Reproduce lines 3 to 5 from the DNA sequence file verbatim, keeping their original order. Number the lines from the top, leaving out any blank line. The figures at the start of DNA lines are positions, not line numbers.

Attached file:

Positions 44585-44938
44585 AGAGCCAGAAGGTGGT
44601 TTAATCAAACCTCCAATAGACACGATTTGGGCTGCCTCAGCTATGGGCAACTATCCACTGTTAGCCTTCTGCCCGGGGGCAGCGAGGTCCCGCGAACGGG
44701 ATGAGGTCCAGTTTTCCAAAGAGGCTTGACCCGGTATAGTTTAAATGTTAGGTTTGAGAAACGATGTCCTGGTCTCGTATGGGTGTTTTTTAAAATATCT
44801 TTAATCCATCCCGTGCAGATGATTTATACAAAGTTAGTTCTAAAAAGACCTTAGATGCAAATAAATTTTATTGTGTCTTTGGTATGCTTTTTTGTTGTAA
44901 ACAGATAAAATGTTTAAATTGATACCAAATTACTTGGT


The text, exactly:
44601 TTAATCAAACCTCCAATAGACACGATTTGGGCTGCCTCAGCTATGGGCAACTATCCACTGTTAGCCTTCTGCCCGGGGGCAGCGAGGTCCCGCGAACGGG
44701 ATGAGGTCCAGTTTTCCAAAGAGGCTTGACCCGGTATAGTTTAAATGTTAGGTTTGAGAAACGATGTCCTGGTCTCGTATGGGTGTTTTTTAAAATATCT
44801 TTAATCCATCCCGTGCAGATGATTTATACAAAGTTAGTTCTAAAAAGACCTTAGATGCAAATAAATTTTATTGTGTCTTTGGTATGCTTTTTTGTTGTAA